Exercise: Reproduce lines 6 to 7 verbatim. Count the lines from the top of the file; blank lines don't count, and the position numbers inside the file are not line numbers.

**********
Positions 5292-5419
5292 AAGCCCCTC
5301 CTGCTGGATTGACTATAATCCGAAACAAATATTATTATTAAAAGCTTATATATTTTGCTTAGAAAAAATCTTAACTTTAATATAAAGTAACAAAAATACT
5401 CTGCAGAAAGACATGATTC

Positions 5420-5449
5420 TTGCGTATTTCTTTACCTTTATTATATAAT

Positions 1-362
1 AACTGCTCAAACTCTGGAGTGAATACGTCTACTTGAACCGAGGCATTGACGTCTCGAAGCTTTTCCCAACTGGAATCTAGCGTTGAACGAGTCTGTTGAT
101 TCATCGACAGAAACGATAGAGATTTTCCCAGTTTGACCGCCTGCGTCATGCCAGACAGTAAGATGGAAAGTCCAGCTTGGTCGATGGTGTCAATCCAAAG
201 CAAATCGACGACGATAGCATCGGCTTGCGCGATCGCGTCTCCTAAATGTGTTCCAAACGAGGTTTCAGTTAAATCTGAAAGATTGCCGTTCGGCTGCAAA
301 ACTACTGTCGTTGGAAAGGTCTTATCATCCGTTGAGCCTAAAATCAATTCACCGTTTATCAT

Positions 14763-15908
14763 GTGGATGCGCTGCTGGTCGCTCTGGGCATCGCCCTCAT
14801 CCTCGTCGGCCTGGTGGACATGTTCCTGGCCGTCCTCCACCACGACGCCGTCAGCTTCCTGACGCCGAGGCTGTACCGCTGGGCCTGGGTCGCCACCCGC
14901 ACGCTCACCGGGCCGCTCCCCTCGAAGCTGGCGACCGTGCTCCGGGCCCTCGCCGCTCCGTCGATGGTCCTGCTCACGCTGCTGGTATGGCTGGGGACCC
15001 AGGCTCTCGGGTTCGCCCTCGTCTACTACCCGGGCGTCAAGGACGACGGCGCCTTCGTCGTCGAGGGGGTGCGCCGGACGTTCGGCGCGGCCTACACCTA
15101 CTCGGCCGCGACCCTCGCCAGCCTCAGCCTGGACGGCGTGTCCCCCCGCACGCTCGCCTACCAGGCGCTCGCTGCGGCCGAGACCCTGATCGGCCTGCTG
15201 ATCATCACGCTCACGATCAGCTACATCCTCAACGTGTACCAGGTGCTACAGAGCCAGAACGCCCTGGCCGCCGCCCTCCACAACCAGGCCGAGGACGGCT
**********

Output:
5420 TTGCGTATTTCTTTACCTTTATTATATAAT

Positions 1-362